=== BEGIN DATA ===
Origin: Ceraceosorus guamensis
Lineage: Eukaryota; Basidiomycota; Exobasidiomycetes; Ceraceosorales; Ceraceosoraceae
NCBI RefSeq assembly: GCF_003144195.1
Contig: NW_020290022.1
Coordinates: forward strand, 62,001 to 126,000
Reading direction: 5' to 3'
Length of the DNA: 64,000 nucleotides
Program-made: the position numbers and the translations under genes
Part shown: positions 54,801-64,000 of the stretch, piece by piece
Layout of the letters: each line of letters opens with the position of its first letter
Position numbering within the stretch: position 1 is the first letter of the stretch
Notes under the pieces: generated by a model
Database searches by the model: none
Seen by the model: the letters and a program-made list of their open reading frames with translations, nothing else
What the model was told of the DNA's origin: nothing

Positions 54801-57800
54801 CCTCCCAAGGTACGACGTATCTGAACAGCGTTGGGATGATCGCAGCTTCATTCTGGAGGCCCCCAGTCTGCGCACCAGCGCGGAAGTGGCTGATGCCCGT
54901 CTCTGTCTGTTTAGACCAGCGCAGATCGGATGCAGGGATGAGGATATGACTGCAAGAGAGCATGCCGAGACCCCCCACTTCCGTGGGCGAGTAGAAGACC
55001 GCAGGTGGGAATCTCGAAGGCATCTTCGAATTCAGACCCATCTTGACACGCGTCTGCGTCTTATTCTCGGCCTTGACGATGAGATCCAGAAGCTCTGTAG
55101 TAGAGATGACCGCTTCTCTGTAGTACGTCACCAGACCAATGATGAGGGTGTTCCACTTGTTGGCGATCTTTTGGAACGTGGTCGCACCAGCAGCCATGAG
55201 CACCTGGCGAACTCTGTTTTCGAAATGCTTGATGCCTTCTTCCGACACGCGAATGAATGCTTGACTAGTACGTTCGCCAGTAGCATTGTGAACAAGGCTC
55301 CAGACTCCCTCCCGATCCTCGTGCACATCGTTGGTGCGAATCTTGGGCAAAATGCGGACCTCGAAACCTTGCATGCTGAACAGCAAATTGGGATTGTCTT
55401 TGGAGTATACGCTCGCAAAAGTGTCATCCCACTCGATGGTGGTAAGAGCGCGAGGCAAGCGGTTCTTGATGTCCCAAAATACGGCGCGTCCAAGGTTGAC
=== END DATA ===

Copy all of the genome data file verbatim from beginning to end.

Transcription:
Origin: Ceraceosorus guamensis
Lineage: Eukaryota; Basidiomycota; Exobasidiomycetes; Ceraceosorales; Ceraceosoraceae
NCBI RefSeq assembly: GCF_003144195.1
Contig: NW_020290022.1
Coordinates: forward strand, 62,001 to 126,000
Reading direction: 5' to 3'
Length of the DNA: 64,000 nucleotides
Program-made: the position numbers and the translations under genes
Part shown: positions 54,801-64,000 of the stretch, piece by piece
Layout of the letters: each line of letters opens with the position of its first letter
Position numbering within the stretch: position 1 is the first letter of the stretch
Notes under the pieces: generated by a model
Database searches by the model: none
Seen by the model: the letters and a program-made list of their open reading frames with translations, nothing else
What the model was told of the DNA's origin: nothing

Positions 54801-57800
54801 CCTCCCAAGGTACGACGTATCTGAACAGCGTTGGGATGATCGCAGCTTCATTCTGGAGGCCCCCAGTCTGCGCACCAGCGCGGAAGTGGCTGATGCCCGT
54901 CTCTGTCTGTTTAGACCAGCGCAGATCGGATGCAGGGATGAGGATATGACTGCAAGAGAGCATGCCGAGACCCCCCACTTCCGTGGGCGAGTAGAAGACC
55001 GCAGGTGGGAATCTCGAAGGCATCTTCGAATTCAGACCCATCTTGACACGCGTCTGCGTCTTATTCTCGGCCTTGACGATGAGATCCAGAAGCTCTGTAG
55101 TAGAGATGACCGCTTCTCTGTAGTACGTCACCAGACCAATGATGAGGGTGTTCCACTTGTTGGCGATCTTTTGGAACGTGGTCGCACCAGCAGCCATGAG
55201 CACCTGGCGAACTCTGTTTTCGAAATGCTTGATGCCTTCTTCCGACACGCGAATGAATGCTTGACTAGTACGTTCGCCAGTAGCATTGTGAACAAGGCTC
55301 CAGACTCCCTCCCGATCCTCGTGCACATCGTTGGTGCGAATCTTGGGCAAAATGCGGACCTCGAAACCTTGCATGCTGAACAGCAAATTGGGATTGTCTT
55401 TGGAGTATACGCTCGCAAAAGTGTCATCCCACTCGATGGTGGTAAGAGCGCGAGGCAAGCGGTTCTTGATGTCCCAAAATACGGCGCGTCCAAGGTTGAC